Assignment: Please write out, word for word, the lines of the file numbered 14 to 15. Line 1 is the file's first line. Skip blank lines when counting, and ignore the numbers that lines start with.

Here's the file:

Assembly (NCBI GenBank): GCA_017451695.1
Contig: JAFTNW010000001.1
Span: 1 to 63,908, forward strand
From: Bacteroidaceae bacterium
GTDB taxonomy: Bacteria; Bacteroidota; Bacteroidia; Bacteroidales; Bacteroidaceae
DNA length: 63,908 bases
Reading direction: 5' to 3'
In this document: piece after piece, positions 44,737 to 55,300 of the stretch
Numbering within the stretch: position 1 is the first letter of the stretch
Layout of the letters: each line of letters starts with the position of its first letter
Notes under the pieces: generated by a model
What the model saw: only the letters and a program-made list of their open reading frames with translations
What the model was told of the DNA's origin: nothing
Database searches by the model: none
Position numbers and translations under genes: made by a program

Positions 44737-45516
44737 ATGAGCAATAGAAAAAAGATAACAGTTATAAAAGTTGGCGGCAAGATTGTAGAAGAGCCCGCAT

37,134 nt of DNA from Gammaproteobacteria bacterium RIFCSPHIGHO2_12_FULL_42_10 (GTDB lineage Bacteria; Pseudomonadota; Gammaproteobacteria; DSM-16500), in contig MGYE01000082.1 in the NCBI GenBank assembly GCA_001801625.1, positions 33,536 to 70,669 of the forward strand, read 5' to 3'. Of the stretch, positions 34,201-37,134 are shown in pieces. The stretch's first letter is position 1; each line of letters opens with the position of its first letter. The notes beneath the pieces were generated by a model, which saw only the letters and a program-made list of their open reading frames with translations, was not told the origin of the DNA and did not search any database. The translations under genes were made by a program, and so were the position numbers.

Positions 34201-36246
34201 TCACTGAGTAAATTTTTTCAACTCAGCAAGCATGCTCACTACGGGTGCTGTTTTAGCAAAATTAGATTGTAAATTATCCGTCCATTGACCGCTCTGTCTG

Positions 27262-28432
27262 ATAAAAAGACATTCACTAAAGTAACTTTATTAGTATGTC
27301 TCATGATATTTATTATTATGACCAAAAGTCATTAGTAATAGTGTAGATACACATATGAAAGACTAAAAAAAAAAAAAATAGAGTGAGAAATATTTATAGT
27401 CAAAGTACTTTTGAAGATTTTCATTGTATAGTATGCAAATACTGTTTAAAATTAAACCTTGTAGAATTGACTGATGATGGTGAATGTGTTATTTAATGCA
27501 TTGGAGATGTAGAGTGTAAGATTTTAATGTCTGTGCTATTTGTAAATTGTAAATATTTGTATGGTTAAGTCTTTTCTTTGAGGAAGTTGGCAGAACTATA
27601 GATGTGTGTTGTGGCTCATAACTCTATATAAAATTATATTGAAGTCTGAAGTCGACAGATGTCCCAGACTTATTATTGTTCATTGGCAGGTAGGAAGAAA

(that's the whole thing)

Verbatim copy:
Database searches by the model: none
Position numbers and translations under genes: made by a program